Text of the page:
The jury heard emotional testimony Friday from a former Culpeper Police officer charged with murdering an unarmed woman last year. News4 Northern Virginia Bureau reporter David Culver has more on that and an unusual field trip for the jury.
Friday proved to be an emotional day in court for Daniel Harmon-Wright, the former Culpeper Town Police officer charged with murdering Patricia Cook.
In tearful court testimony, Harmon-Wright told the jury he feared for his life and that's why he shot Cook on the morning of Feb. 9, 2012.
He told the court he responded to the call for a suspicious vehicle in the parking lot of Epiphany Catholic School. Harmon-Wright testified that he walked up to Cook's Jeep. He noticed a fold-out sun shade blocking the windshield. When he approached the window, Harmon-Wright said Cook had her head resting back. He asked her what she was doing there. According to Harmon-Wright, Cook paused for a few seconds before saying, "I'm here to see a friend."
Harmon-Wright said he asked Cook for her license. He told the court she pulled it out of her purse but kept it close to her chest, refusing to hand it over. He tried to grab it and claims that's when Cook rolled up her window, trapping his arm. Harmon-Wright said Cook then started driving.
"I was trying to pull the door open," Harmon-Wright testified. "I said, ‘(Expletive) stop what you're doing.’
"I could feel pressure,” he continued. “It was still trying to close on my arm."
Harmon-Wright said he managed to slide out most of his arm, but his fingers were still stuck. That's when he said he put his gun up against the window and fired twice, falling free from the shattered window. But he said Cook's Jeep continued moving out of the parking lot and onto East Street.
"I thought she was trying to sideswipe me," Harmon-Wright told the court. "She knew I was there and continued to drive."
Harmon-Wright claimed he fired several more rounds to "stop the threat to the public." He testified he saw a pedestrian out of his peripheral vision and that's why he felt the need to stop Cook's Jeep. "If I allowed her to continue down the road, she would possibly strike somebody," Harmon-Wright said.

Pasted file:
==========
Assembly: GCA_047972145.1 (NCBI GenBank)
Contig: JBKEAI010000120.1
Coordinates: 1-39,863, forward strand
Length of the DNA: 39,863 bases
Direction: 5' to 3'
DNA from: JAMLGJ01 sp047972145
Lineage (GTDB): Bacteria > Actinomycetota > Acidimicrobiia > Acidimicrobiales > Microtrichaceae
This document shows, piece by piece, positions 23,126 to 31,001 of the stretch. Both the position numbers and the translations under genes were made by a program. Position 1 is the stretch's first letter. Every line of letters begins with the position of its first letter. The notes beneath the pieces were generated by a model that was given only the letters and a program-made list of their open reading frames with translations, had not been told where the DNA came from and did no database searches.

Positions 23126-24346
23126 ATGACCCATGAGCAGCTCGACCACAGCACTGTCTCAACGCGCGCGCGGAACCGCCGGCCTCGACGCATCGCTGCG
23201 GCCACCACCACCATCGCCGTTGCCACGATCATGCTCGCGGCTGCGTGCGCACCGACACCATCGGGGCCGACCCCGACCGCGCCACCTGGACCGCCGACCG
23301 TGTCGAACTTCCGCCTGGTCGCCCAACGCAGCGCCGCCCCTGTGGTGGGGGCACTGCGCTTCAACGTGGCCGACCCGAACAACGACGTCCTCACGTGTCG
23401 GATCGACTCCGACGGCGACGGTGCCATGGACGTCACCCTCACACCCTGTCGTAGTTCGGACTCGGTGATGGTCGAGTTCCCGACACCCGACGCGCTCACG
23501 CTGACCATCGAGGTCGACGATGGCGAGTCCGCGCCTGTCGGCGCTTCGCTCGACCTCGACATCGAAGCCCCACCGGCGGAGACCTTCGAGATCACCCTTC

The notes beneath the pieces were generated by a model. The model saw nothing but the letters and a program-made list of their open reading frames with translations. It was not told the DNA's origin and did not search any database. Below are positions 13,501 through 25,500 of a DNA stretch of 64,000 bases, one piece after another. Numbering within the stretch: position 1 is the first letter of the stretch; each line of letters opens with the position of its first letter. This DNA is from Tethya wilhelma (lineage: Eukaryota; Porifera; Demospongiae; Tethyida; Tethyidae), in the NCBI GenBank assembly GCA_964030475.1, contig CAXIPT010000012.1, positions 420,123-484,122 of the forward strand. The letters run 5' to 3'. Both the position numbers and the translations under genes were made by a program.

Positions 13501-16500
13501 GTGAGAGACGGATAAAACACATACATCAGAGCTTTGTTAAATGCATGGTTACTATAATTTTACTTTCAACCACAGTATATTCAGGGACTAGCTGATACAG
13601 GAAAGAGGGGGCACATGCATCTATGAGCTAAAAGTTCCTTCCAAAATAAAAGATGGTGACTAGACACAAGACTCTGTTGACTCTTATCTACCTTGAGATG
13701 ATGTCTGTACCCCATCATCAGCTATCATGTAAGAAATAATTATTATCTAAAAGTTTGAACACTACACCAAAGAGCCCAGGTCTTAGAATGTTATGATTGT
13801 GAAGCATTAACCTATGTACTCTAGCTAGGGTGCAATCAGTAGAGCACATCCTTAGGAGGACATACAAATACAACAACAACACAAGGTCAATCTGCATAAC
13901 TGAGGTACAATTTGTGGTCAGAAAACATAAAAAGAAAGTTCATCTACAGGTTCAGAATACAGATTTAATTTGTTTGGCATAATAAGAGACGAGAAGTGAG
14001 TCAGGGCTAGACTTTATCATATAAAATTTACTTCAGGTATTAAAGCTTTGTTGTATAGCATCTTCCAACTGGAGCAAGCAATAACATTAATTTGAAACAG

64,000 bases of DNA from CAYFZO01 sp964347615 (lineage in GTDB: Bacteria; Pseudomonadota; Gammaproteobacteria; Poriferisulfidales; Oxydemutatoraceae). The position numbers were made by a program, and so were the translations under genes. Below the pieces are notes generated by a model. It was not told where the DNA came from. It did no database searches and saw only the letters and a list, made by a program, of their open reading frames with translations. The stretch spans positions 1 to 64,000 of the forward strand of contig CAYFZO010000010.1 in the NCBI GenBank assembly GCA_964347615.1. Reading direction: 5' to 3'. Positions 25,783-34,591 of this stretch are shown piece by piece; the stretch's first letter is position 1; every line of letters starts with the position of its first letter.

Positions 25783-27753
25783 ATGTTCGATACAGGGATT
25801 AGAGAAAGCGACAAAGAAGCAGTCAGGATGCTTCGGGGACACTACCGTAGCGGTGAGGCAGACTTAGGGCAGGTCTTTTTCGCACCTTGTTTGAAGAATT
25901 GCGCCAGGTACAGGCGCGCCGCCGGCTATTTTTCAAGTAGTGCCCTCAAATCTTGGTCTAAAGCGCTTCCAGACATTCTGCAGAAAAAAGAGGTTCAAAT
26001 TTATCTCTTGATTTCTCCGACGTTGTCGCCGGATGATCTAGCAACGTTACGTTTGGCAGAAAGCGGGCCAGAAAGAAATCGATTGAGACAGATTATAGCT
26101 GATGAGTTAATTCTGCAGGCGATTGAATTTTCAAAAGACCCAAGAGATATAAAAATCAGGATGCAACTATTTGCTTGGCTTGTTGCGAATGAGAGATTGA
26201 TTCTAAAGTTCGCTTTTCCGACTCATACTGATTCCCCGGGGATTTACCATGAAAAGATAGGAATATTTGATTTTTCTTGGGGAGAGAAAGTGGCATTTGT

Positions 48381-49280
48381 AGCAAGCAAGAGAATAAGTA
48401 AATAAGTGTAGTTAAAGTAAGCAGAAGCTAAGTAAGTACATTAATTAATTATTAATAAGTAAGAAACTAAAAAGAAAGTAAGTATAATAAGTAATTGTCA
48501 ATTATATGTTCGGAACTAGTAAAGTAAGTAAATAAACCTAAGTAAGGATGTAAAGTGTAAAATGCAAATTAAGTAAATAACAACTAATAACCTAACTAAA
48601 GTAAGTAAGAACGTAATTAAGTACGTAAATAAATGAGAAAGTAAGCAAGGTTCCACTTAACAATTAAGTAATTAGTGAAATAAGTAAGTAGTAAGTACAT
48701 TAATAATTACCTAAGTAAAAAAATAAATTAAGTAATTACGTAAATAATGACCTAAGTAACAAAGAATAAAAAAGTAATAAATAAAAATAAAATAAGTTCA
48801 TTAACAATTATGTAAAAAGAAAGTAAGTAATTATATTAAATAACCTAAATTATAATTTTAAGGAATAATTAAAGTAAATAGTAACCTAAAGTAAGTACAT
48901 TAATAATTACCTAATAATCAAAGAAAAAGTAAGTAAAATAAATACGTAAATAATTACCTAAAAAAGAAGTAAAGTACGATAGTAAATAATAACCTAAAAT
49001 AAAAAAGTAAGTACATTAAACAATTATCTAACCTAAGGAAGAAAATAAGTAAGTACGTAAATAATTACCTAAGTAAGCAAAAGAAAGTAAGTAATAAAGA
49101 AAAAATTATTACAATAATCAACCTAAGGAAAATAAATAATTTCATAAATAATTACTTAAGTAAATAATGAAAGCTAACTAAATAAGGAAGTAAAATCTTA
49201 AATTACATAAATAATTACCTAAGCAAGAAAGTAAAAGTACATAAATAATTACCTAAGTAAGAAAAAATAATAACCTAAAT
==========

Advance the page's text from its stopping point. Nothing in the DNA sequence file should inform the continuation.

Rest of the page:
In cross-examination special prosecutor Jim Fisher asked Harmon-Wright why he didn't mention certain details during his interrogation two hours after the incident. Namely the claim that Cook tried to sideswipe him and that Harmon-Wright had allegedly sustained injuries. Harmon-Wright acknowledged he made no mention of those claims, telling the court, "I was very upset at the time."
Throughout his 80-minute testimony, which included several emotional breakdowns, Harmon-Wright directed most of his answers to the 14-member jury (including 2 alternates) sitting across from him. His wife sat behind him, equally emotional.
"I wish it had never happened, but it did happen." Harmon-Wright told the court. "Given the same set of circumstances, I think I would have done the same thing."
"How can you justify seven shots, several in the back of an unarmed woman in a car?" Patricia Cook’s brother John Weigler said outside of court. He said he's hopeful justice will be served.
Friday morning the jury was bused to the scene of the shooting. They walked in silence only holding an exhibit map for reference.
The defense has rested its case. Closing arguments will begin at 10 a.m. Monday. A verdict could come as soon as early next week.